Did Truman Regret Decision to Drop Atomic Bombs Over Two Cities?
Seventy-five years ago this month, President Harry S Truman exulted when he heard the first report that the atomic bomb he had ordered dropped over Hiroshima, Japan, by a B-29 bomber, had exploded as planned and on target, most likely devastating most of this large city. Truman was on the ocean, returning to Washington from the Potsdam Conference in Germany, where he had secured Joseph Stalin’s promise to declare war on Japan around August 10. An article in the press the day after the first atomic attack depicted Truman, his voice “tense with excitement,” personally informing his shipmates about the atomic attack. “The experiment,” he announced, “has been an overwhelming success.”
Missing from this account was Truman’s burst of triumphalism when the news of the bombing first reached the ship: “This is the greatest thing in history!”
Truman’s official announcement, released while he was still at sea, again showed pride in America’s achievement. The atomic bomb, he declared, represented “a harnessing of the basic power of the universe.” America had “won the greatest scientific gamble in history.” And Japan had now been repaid for Pearl Harbor “many fold.”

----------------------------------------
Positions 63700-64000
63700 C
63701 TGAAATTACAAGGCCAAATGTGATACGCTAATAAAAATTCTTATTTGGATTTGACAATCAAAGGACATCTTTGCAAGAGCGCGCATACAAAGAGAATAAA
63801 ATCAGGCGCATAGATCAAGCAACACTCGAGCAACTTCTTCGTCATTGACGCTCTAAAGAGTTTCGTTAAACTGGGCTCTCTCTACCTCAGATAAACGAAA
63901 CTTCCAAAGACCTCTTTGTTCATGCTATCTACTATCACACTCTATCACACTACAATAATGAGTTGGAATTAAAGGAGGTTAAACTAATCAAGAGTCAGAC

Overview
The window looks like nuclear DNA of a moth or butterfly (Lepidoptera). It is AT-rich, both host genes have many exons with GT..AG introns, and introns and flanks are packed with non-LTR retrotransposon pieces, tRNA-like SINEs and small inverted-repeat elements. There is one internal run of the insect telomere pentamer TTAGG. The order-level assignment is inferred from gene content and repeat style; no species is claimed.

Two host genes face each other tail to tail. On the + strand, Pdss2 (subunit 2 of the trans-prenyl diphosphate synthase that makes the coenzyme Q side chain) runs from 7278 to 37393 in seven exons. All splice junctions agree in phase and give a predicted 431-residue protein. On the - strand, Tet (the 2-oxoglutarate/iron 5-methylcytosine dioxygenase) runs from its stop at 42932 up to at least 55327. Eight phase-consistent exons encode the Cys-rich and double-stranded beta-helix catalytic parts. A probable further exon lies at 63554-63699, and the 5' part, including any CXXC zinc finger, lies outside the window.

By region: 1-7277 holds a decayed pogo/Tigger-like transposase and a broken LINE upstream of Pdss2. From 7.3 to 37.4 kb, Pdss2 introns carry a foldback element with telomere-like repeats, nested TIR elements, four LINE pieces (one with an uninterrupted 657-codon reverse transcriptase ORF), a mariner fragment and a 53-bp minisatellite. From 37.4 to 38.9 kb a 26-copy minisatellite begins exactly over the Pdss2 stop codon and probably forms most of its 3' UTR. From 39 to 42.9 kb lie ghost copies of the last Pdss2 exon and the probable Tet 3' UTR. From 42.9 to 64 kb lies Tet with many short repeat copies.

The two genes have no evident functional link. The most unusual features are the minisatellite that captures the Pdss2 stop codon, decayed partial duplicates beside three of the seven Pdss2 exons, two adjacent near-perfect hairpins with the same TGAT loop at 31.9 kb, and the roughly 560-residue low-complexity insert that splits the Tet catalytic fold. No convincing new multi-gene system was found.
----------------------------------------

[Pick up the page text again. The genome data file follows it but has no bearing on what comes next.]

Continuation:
From that moment on, Truman rarely (some would say, never) looked back from a different angle, inevitably responding to questions about ordering two bombs dropped over Japan — from the media or in sometimes hostile letters to him at the White House — by affirming that decision, or even what we would now call “doubling down.”
He said he “didn’t have any doubt” about the wisdom of the decision — unlike those he pictured as “eggheads” or “Monday morning quarterbacks.” He called it the “most terrible decision that any man in the history of the world had to make” but “I’d do it again” and “I would not hesitate.” On one occasion, asked how long it took him to decide to use the new device, he simply snapped his fingers. When the scientific director of the bomb project at Los Alamos, Robert Oppenheimer, revealed during a private meeting with the president shortly after the war that he feared he had “blood on my hands,” Truman (by varying accounts) either offered to pass him a handkerchief or simply told him to quit worrying, the decision was his. After he left, in any event, Truman complained to a top adviser that the “Father of the Atomic Bomb” was a “crybaby scientist.”